Still no word on what caused the battery fires that grounded the next-generation plane - and no indication when it might start flying again. But did you know that more than 30 percent of the components came from overseas suppliers, compared with 5 percent with the Boeing 747? LAT columnist Mike Hiltzik nailed it in 2011:
Boeing's goal, it seems, was to convert its storied aircraft factory near Seattle to a mere assembly plant, bolting together modules designed and produced elsewhere as though from kits. The drawbacks of this approach emerged early. Some of the pieces manufactured by far-flung suppliers didn't fit together. Some subcontractors couldn't meet their output quotas, creating huge production logjams when critical parts weren't available in the necessary sequence. Rather than follow its old model of providing parts subcontractors with detailed blueprints created at home, Boeing gave suppliers less detailed specifications and required them to create their own blueprints. Some then farmed out their engineering to their own subcontractors, Mike Bair, the former head of the 787 program, said at a meeting of business leaders in Washington state in 2007. That further reduced Boeing's ability to supervise design and manufacture.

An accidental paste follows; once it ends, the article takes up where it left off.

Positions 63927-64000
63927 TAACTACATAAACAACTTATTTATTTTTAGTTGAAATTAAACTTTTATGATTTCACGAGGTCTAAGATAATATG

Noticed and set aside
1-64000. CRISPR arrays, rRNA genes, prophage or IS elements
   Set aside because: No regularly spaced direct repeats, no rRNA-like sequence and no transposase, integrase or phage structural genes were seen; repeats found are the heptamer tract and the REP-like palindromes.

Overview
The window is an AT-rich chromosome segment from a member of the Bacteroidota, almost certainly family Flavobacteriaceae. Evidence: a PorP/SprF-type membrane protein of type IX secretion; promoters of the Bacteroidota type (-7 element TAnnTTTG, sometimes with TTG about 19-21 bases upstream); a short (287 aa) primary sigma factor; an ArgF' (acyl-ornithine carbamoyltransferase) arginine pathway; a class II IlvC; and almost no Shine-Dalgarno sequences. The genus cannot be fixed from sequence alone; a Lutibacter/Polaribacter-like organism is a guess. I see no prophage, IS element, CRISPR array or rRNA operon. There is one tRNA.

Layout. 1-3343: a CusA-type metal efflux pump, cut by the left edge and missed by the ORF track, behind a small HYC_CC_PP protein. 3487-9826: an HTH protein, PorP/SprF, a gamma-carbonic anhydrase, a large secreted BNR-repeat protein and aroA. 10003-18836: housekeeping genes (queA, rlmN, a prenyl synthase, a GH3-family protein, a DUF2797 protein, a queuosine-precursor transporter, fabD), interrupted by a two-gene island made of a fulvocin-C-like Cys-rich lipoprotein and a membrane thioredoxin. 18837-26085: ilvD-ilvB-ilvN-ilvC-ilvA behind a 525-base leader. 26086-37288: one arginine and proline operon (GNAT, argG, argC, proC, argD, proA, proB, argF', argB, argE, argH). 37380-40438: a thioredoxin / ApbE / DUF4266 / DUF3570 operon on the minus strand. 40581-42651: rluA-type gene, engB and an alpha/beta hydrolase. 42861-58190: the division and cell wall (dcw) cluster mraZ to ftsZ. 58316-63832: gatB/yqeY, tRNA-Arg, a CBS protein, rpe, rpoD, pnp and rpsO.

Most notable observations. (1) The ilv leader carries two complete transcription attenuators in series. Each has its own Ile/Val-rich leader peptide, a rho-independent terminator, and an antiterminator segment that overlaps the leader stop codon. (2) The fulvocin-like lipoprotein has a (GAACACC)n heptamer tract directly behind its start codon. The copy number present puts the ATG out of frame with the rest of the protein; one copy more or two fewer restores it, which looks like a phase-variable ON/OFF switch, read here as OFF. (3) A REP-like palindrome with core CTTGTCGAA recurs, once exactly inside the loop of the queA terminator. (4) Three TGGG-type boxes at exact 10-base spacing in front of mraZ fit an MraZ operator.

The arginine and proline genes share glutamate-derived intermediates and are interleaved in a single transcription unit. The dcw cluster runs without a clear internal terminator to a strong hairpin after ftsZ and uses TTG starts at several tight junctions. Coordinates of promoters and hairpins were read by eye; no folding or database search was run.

Boeing executives now admit that the company's aggressive outsourcing put it in partnership with suppliers that weren't up to the job. They say Boeing didn't recognize that sending so much work abroad would demand more intensive management from the home plant, not less. "We gave work to people that had never really done this kind of technology before, and then we didn't provide the oversight that was necessary," Jim Albaugh, the company's commercial aviation chief, told business students at Seattle University last month. "In hindsight, we spent a lot more money in trying to recover than we ever would have spent if we tried to keep many of the key technologies closer to Boeing. The pendulum swung too far."